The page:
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Stacking Up : Home Libraries Can Serve Dual Purposes, but Their Essential Value Lies in Words of Wisdom

February 20, 1993|KATHY BRYANT | SPECIAL TO THE TIMES

Many book lovers dream of having a special library reserved only for reading. Although for most people that is an unattainable luxury, it doesn't mean a home library can't exist. Instead, a library usually serves a dual purpose: library/den, library/guest room, library/office.

A library can be functional or opulent, full of paperbacks or leather-bound Harvard classics, well-worn and well-read or purely decorative. Whatever its form, a library celebrates the written word and its connecting of past thoughts to future ideas.

Informal and formal approaches are seen in two Orange County home libraries--one belonging to an author in Huntington Beach; the other to a couple in Newport Beach.

While the two home libraries are very different in feeling, they both have a good basic collection of books for reference and enjoyment. And that is what makes a library so important in a home, this combination of important reference books and books that are just for fun.

Elizabeth George, a best-selling Orange County author who has set her six suspense novels in Great Britain, works out of her informal, well-organized library/office.

"I needed bookshelves for books I use as reference, which consists of a great number of books about Great Britain, mythology and history texts and art books. The shelves had to be pretty good-sized for those and for my poetry books and my complete works of Shakespeare," George said.

She is an Edgar and Macavity nominee and the recipient of the Anthony Award and the Agatha Award for Best First Novel as well as France's Grande Prix de Litterature Policiere and Germany's MIMI, an international award for mystery fiction. All of her books have been recorded by Derek Jacobi of the Royal Shakespeare Company and "A Great Deliverance" has been optioned by British television for a four-hour miniseries.

George's books are organized fictionally by author, followed by books of plays and then nonfiction. Besides these, George also has travel books and miscellaneous textbooks for research. In a small closet off the trapezoid-shaped library/office is her collection of works by British authors and other lesser-used books.

The room is totally utilitarian, which is what George wanted. The track-lit bookshelf encompasses one whole wall, a small window lets in some natural light and in the center of the room is her desk with the most important books positioned on it. Her computer and laser printer are reachable by the turn of a swivel chair. The recessed overhead lighting is enhanced by a reading light on the desk.

"The thing about being a writer is that everything you need must be as close to your fingertips as possible. Depending on the book I'm writing, I have photographs I use on the desk, as well as my forensic science book, my British/English book, several books of contemporary British slang, and other books dealing with Britain," George said.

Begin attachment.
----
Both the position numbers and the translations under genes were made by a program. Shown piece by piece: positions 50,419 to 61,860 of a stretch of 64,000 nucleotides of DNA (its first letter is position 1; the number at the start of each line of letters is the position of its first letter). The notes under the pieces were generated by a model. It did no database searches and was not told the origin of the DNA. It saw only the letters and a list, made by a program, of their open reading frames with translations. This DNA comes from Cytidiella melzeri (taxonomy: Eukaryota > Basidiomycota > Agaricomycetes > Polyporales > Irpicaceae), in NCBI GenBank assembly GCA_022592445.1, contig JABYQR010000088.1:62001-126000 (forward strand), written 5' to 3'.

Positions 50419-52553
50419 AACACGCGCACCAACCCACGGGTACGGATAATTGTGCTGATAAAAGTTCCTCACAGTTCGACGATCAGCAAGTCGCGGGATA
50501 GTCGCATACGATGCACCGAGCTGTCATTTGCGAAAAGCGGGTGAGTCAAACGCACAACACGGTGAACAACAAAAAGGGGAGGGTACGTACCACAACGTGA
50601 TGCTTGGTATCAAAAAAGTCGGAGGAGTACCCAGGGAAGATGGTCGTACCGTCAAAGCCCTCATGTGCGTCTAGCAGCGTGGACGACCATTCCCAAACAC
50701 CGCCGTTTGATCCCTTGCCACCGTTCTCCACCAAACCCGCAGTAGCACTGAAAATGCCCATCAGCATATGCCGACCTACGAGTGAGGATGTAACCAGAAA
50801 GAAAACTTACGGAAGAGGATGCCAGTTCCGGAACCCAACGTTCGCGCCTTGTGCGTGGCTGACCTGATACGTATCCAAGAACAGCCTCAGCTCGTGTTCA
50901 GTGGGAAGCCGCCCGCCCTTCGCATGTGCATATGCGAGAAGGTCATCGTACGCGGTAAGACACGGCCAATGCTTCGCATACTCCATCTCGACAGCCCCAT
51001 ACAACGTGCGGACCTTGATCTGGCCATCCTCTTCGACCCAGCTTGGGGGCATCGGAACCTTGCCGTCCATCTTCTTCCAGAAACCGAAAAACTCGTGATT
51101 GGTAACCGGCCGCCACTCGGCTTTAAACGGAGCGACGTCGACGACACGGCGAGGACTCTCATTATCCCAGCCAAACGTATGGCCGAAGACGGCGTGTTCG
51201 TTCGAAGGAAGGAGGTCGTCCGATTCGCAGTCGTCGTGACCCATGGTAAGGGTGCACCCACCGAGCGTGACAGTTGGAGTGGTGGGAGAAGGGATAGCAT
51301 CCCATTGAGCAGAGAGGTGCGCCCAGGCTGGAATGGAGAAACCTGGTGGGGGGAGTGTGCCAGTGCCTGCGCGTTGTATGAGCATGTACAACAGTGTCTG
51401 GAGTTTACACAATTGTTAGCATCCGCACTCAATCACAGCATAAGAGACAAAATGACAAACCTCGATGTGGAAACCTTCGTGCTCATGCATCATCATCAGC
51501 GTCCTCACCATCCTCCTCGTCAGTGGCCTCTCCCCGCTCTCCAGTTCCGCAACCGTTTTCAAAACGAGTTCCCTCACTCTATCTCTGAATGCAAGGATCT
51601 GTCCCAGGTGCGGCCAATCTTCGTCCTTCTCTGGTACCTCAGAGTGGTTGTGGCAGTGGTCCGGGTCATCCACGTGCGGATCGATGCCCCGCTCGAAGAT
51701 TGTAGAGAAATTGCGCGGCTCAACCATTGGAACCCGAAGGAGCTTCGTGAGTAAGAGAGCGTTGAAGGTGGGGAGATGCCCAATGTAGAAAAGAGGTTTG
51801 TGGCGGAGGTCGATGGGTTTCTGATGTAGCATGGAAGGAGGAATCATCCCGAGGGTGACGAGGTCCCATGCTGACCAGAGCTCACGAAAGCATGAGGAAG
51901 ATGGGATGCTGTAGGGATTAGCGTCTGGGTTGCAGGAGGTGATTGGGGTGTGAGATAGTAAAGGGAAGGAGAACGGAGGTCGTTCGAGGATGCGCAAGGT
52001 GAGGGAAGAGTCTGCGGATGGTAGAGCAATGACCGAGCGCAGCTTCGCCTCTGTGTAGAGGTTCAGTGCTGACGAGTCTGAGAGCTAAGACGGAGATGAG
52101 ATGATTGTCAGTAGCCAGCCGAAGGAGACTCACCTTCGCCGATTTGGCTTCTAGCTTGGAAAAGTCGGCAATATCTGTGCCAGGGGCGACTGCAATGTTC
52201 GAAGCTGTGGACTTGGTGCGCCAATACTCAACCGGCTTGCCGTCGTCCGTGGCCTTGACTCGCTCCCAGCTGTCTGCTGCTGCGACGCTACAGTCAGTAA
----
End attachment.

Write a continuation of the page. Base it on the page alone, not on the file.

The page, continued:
For her novel, "Missing Joseph," coming out in June, George used hymnals and books of common prayer as references. On her library wall is a map of London, where a killing occurs in the book she's working on now.

Next to the library is a small area that overlooks the living room. It is here that George reads for pleasure in a leather chair with a reading lamp over her shoulder. The wall behind her is decorated with framed black-and-white prints and the wall to her left holds a smaller bookshelf and a stereo system.

In addition to writing, she teaches a Coastline Community College writing class and travels on book promotion tours. Even when she is not working, her library/office is where she relaxes to read.

A more formal, traditional English library was designed for a home in Newport Beach by Abbe Menhenett and Lisa Dunlevie of Design Associates West in San Clemente.

"My clients spend a lot of time in their library, and it was one room they specifically wanted. The large 'partners' desk is built 44 inches by 64 inches and was constructed in Ireland in 1840. It is literally used every day, with her sitting on one side and him on the other," said Menhenett. "The interesting thing about a partners' desk is that the drawers pull through both ways, so there can be no secrets."

The shelves in the wood-paneled library are stacked with leather-bound books from the owners' collection, including the works of Shakespeare and many art books.

There is no television in this room. Rather, there are comfortable reading chairs and lamps and a warming fireplace. A small room off the library holds paperbacks, computer and computer equipment and other files.

To continue the English feel, the library carpeting is hunter green; off-white carpeting predominates in the rest of the house.

For the design of the room, Menhenett and her partner traveled to England and researched many books picturing libraries. "The particular molding detail of the black walnut inlaid in the cherrywood in the ceiling was one of the important details we liked."

While the rest of the house is light and airy, the library is dark and cozy--ideal for curling up with a good book.

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